This chapter is an introduction to the TRIGRID programs needed for production of a depth grid in the demonstration case distributed with the TRIGRID package. A description is given in sufficient detail to permit a novice user to repeat every step in producing the depth grid included with the demonstration files. If each file produced by the user is compared with the corresponding file supplied, any discrepancies found should probably be enough to indicate where errors were made at any stage. After working through the demonstration case, users should know enough about TRIGRID to begin work on their own applications. More sophisticated use of the programs will be covered later.
A detailed account of all the functions of each program in the package is given in subsequent chapters. Some features common to several of the interactive graphics programs are described in Chapter . Several of the programs are used again later in preparation of the model grid. Details of the file formats used are given in Part III.
Some users confuse the depth and model grids at first, particularly in view of the fact that both are irregular triangular grids, are in the same file formats, and can be operated on by the same programs. In summary:
To avoid confusion between depth grid and model grid files, it is recommended that all files associated with a depth grid be given names beginning with D or DEP ; for instance, the depth node file in the demonstration case is named DEP.NOD and the depth grid file is named DEP.NGH ; for the same reason, all files connected with the model grid have been given names beginning MOD... . Use of the extensions .DIG , .NOD , .NGH or .NEI, .TRI helps to distinguish related files in the DIGIT, NODE, NEIGH(bour) and TRIAN(gle) formats used in TRIGRID.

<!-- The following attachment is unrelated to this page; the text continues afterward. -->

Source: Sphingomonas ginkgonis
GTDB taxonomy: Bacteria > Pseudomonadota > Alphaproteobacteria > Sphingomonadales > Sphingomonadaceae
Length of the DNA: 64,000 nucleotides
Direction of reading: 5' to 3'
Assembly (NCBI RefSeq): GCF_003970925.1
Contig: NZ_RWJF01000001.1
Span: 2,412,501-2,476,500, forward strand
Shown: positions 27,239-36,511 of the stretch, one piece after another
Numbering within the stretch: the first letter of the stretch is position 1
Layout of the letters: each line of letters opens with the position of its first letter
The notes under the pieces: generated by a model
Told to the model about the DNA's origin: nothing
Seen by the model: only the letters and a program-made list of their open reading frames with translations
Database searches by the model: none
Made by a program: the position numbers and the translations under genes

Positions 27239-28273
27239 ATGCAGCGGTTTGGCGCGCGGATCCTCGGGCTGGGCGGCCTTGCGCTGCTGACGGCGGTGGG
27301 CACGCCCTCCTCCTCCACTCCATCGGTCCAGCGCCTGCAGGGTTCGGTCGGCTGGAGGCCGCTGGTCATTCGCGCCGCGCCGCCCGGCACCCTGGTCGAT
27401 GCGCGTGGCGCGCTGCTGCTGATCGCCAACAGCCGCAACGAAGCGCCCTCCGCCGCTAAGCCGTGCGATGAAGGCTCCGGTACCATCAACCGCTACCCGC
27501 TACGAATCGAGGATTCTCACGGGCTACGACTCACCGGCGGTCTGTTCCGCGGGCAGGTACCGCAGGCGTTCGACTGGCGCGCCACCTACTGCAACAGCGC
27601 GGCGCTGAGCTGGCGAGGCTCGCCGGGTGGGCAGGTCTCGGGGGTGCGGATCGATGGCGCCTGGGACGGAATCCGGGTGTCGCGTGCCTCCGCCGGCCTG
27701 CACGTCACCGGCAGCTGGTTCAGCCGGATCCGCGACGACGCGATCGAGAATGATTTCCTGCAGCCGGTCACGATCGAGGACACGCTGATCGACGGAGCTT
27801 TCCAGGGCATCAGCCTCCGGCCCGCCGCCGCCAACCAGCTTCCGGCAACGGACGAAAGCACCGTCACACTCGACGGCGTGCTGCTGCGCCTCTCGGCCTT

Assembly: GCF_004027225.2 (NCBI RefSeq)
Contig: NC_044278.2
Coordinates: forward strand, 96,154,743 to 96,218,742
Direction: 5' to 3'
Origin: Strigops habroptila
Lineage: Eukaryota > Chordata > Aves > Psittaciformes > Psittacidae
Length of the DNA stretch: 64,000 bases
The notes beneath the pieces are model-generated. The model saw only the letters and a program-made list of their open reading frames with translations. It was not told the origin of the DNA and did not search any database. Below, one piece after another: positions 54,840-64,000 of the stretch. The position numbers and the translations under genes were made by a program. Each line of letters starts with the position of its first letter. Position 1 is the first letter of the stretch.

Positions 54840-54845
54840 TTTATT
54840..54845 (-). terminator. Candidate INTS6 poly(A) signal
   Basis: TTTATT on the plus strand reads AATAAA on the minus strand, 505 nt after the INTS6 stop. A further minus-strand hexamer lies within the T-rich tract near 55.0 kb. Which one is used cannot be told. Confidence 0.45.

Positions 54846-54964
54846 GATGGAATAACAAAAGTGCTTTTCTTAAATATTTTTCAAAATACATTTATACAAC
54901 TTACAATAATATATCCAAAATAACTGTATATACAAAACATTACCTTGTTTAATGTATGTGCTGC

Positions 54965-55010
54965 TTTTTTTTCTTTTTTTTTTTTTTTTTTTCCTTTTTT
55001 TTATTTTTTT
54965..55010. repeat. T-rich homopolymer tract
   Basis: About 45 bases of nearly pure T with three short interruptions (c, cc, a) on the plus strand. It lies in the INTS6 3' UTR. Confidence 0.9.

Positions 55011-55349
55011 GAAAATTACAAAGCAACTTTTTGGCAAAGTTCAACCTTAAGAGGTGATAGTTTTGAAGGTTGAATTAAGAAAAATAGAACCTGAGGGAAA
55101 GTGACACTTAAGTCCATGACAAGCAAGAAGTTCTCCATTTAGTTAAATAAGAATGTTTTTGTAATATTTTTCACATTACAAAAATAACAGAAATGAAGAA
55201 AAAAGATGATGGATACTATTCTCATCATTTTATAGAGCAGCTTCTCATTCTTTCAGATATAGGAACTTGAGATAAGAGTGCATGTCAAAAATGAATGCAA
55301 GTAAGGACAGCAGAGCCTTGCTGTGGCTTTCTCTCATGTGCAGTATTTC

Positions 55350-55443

In the demonstration case and throughout this manual, the first grid prepared (depth grid) contains the scalar variable which will govern the spacing of internal nodes generated subsequently for the model grid. This scalar field being fitted is assumed to be mean water depth. Even though "depth" and "depth grid" are used throughout this manual for the reference scalar and the corresponding grid, it should be borne in mind that "depth" can be whatever scalar is most appropriate to the physical problem being considered. For instance, a weighted combination of depth and depth gradient may be appropriate for some problem, while in another, temperature gradient could be the factor most important in design of the model grid, in which cases the reference grid file would contain values of the appropriate scalar instead of water depth.